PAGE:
• Employing a value-belief-norm framework to gauge Carthage residents’ intentions to support sustainable cultural heritage tourism

      Megeihi, Huda El; Woosnam, Kyle Maurice; Ribeiro, Manuel Alector; Ramkissoon, Haywantee; Denley, Tara Joyce; University of derby, UK; UiT, The Arctic University of Norway; Monash University, Australia; University of Johannesburg, South Africa (Routledge, 2020-03-16)
      In light of the recent conflicts in Carthage over land use, Cultural heritage preservation, and sustainable tourism, this work utilized a value-belief-norm (VBN) theoretical framework to consider psychological antecedents of residents’ behavioral intentions to support Cultural heritage tourism. As such, personal values, cultural worldview, awareness of consequences, ascription of responsibility, and subjective norms were considered antecedents of intentions to support Cultural heritage tourism. Data were collected from 475 Carthage residents in nine neighborhoods adjacent to UNESCO World Heritage Sites using an on-site self-administered questionnaire. The proposed model was assessed through confirmatory factor analysis (to demonstrate sound psychometric properties across all 11 factors within the model), followed by structural equation modelling. Overall, 15 of the 19 proposed hypotheses were supported, ultimately contributing to 28% of the variance explained in residents’ behavioral intentions to support Cultural heritage tourism. This work not only provides support for the utilization of the VBN model within the context of cultural heritage tourism, it also deepens our understanding of the theoretical framework through the inclusion of the multi-dimensional construct cultural worldview.
    • Local community support in tourism in Mauritius – ray of light by LUX*

      Ramkissoon, Haywantee; Sowamber, Vishnee; University of Derby, UK; UiT, The Arctic University of Norway; Monash University, Australia; University of Johannesburg, South Africa (Routledge, 2020-11-30)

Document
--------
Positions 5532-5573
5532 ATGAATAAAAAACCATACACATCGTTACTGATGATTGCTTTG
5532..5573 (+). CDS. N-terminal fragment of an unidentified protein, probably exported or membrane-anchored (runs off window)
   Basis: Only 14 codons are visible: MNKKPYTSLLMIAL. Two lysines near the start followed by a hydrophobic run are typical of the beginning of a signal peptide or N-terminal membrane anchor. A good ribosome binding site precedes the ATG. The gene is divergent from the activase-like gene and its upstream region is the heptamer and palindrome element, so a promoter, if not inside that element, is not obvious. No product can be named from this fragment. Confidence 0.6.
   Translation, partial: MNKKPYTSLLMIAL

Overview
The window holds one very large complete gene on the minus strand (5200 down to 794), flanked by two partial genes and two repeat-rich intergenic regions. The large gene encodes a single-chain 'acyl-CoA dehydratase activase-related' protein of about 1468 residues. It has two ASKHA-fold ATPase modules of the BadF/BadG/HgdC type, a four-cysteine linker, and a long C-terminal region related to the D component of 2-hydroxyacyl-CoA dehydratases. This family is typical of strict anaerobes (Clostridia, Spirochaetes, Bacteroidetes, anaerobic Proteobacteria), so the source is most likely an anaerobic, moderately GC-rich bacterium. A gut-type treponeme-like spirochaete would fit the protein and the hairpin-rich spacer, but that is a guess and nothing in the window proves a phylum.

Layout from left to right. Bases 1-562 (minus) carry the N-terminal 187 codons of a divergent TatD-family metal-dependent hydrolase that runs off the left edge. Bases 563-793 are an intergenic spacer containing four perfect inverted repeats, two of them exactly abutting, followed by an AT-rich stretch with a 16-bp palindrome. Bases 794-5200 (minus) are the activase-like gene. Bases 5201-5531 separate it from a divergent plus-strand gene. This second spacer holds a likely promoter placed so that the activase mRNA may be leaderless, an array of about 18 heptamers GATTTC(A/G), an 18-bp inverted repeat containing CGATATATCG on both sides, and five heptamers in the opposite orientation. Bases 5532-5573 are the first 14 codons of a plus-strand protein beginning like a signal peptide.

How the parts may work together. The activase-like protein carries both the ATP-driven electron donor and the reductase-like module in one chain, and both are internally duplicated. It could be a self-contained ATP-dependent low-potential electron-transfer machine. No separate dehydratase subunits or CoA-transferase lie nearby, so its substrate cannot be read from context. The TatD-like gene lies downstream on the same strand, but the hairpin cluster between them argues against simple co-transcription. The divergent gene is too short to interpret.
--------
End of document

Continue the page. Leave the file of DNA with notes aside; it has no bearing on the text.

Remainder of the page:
Tourism development is said to be a priority sector for economic growth within Small Islands Developing States (SIDS), generating employment and foreign investment to these countries (Nunkoo & Ramkissoon, 2011a; b). SIDS also face fierce competition in maintaining their positioning competing with not only existing competitors but also with emerging destinations (Ramkissoon & Uysal, 2011; 2018; Seetaram & Joubert, 2018). Local communities have great expectations from the tourism industry as a source of employment, and they tend to be in support of tourism development in their country (Nunkoo & Ramkissoon, 2013). However, the local people also get impacted by adverse impacts from tourist activities including waste production, land use and depletion of resources (water, land, marine) (Kim, Uysal, & Sirgy, 2013; Ramkissoon & Durbarry, 2009). Further, local cultures might not always be well grasped by non-locals who work in the tourism sector. While many value diversity, some may tend to impose their own cultures at destinations if they are not well sensitized on respecting the local culture. An important remark in SIDS is that the employment salary provided to the locals is very often just enough for survival. It is a sector which operates 24/7, with work shifts comprising of odd hours, weekends, and public holidays. Tourism workers very often experience burnout if they do not have a manager who fuels them with motivation (Andereck & Nyaupane, 2011). To be able to sustain growth, tourism operators need to ensure that they are creating adequate value within the local community and for this, the local residents’ participation is important (Hwang, Chi & Lee, 2013). The tourism sector has the opportunity to demonstrate sustainable development through implementation of initiatives which involves stakeholder engagement and participation (Byrd, Ca´rdenas, & Greenwood, 2008; Nunkoo & Ramkissoon, 2017). This chapter uses the Mauritian hotel group LUX* Resorts and Hotels as a case study and discusses the ‘Ray of Light’ social initiative as part of its sustainable tourism development strategy. It further discusses strategies practitioners and policy-makers need to consider to promote sustainability at their organizations embracing tourism as an instrument for positive change.